Datavideo DN-400 DV/HDV Video Recorder Review

Getting media onto a computer can sometimes be a time-consuming process. Some older camcorders and equipment don’t even have hookups to plug into a computer. In the field there isn’t always a place to unload your data when a tape or SD card fills up. For this, Datavideo created the DN-400 DV/HDV Recorder.

What is it?

The DN-400 is essentially a fancy video recorder/converter. Camcorders with FireWire output and any other devices with component (YPbPr), composite or S-Video outputs can be plugged into this device and have the video output saved in DV format. Need to convert old VHS tapes? Plug the VCR into the S-Video input, start the VCR, and hit record. Camcorders plugged into the device with FireWire can also playback videos stored on the DN-400. The device also outputs HDV files, but only through HDV FireWire devices. All the video is saved to a 250GB removable 2.5″ hard drive that has both a USB port and a SATA connection (useful if your computer happens to have the same type of SATA docking bay as the removable drive) to allow the data to be retrieved from a computer.

Ease of Use

At first, the DN-400 looks like a complicated piece of hardware with lots of plugs and buttons, but it’s easier than it looks. Some reading of the manual is required due to some of the device’s quirks. For instance, the device may freeze if multiple camcorders are hooked up. There is a setting in the menu that fixes this problem, but disables video playback. The rest of the device is very straightforward: plug a camera into a FireWire port, start your video, and then push record and play on the DN-400. For analog devices, the input type must first be selected from the menu, and then the VIDEO INPUT button must be pushed before the DN-400 can record from it. A person with little experience with video could figure out how to use this device in under an hour.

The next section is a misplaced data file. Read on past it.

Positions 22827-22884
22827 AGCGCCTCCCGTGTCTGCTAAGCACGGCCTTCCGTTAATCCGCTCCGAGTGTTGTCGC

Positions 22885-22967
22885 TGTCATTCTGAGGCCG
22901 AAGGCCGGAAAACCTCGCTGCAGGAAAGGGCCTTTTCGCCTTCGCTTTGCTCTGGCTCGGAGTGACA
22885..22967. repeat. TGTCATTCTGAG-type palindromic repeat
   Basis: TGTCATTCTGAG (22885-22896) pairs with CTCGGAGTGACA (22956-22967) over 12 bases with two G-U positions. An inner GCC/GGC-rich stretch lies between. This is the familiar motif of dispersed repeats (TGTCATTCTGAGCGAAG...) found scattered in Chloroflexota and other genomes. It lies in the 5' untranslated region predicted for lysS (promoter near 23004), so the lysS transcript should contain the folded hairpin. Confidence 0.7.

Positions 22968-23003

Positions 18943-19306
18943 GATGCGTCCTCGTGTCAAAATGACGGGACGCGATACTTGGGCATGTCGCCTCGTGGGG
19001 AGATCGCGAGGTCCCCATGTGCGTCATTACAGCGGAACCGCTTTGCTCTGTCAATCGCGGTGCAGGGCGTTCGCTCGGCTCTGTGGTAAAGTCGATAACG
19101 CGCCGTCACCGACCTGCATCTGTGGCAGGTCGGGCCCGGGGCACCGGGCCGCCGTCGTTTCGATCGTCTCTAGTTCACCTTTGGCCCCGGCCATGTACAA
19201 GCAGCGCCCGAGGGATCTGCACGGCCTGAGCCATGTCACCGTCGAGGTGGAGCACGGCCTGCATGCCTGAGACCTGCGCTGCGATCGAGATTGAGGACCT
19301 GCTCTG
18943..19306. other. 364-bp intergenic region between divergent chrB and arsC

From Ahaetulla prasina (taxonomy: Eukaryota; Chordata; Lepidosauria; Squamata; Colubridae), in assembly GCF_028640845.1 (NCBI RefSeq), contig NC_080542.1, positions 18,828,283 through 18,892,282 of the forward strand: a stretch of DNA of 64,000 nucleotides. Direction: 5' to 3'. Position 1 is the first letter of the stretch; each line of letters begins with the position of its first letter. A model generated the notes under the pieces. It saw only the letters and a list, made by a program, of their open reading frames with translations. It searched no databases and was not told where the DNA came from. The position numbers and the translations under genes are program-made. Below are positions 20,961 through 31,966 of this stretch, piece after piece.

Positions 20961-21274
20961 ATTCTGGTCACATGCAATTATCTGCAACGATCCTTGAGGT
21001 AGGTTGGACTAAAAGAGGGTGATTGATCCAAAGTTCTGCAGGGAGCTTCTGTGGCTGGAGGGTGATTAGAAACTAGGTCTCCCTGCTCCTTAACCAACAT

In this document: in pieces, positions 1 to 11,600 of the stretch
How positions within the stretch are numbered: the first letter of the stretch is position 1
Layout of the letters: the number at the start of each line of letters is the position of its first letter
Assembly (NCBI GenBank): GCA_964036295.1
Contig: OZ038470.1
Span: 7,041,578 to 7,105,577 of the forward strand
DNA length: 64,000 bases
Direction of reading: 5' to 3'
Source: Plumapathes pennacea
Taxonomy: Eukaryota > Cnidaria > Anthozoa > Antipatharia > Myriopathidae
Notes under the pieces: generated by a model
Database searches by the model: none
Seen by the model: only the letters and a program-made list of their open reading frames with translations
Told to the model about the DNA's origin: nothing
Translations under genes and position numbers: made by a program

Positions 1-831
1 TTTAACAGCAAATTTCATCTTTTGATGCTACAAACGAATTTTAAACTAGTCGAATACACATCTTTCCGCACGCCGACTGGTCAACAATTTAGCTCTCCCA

Video Output

In order for the video recorder to be compatible with both PCs and Macs the data drive is formatted as FAT32. Unfortunately this means that the largest file size is 2 GB. A large video is thus broken into many 2 GB pieces. There are two ways to access the data from a PC or Mac: plug the external drive in via USB or connect the DN-400 via FireWire and enable HDD mode on the device. While in HDD mode the device can not do anything, but all the data can be accessed. Datavideo made software to batch all of these together and output the video in multiple formats: QuickTime, AVI Type 1 and 2, Sony ES-3 Canopus AVI Type 1 and 2, Sony DSR DU-1 DV (.dvd), Matrix RT2500 DV, Avid OMF DV, Raw DV (.dv, .dif, .dvsd). Unfortunately, the converter actually makes the files take up more space than the original raw file, instead of compressing them to a more usable size.

Should I Buy This?

The DN-400 video recorder is an item of convenience. DV/HDV camcorders have FireWire plugs that will hook up to a computer and transfer the video. The DN-400 eliminates the need of the computer and the software. Its best attribute is the ability to store up to 18 hours of video. DV/HDV tapes, on the other hand, store one hour of video. Newer camcorders with flash memory cards can store more but nowhere near the amount of a removable hard drive. While recording video where the camera doesn’t need to be moved, the DN-400 could be hooked up and eliminate the need for a tape. If you store a lot of video and don’t like dealing with importing media off your camera, this is for you.

Tech Specs

OS: Windows or Mac

Input: Component (YPbPr), Composite, S-Video, FireWire

Output: .dv (DV25), .m2t (HDV)

Storage: 250 GB Western Digital Scorpio Black HDD with USB + SATA


  • Multiple Video Inputs
  • Portable
  • Stores up to 18 hours of video


  • Expensive
  • Conflicts when 2 camcorders are plugged in unless playback is switched off

Lance Olinger is Videomaker’s I.T. assistant.


7048 Elmer Ave.

Whittier, CA 90602


The Videomaker Editors are dedicated to bringing you the information you need to produce and share better video.

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